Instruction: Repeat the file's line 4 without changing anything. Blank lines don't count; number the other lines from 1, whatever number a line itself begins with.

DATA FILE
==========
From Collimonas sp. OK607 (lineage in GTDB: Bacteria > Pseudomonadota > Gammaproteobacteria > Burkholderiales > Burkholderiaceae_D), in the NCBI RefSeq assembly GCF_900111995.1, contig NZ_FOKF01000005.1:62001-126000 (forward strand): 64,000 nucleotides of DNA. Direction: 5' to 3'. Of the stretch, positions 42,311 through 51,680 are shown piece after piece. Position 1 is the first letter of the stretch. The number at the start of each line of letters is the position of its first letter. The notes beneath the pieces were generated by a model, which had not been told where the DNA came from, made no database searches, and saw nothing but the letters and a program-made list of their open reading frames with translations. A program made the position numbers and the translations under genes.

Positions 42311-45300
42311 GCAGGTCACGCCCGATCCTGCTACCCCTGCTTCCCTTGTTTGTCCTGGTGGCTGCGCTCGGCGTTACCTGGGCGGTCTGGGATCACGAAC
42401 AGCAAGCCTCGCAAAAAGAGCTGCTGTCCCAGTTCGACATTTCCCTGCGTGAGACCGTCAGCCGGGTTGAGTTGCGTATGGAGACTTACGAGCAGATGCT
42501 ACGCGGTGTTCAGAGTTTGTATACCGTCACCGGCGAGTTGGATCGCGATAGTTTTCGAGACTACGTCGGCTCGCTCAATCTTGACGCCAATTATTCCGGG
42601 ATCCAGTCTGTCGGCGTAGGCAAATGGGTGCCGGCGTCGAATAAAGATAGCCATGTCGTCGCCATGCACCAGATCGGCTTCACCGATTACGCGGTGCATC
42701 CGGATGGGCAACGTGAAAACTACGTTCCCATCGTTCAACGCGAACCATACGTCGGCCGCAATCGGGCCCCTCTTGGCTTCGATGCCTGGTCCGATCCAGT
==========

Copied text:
42401 AGCAAGCCTCGCAAAAAGAGCTGCTGTCCCAGTTCGACATTTCCCTGCGTGAGACCGTCAGCCGGGTTGAGTTGCGTATGGAGACTTACGAGCAGATGCT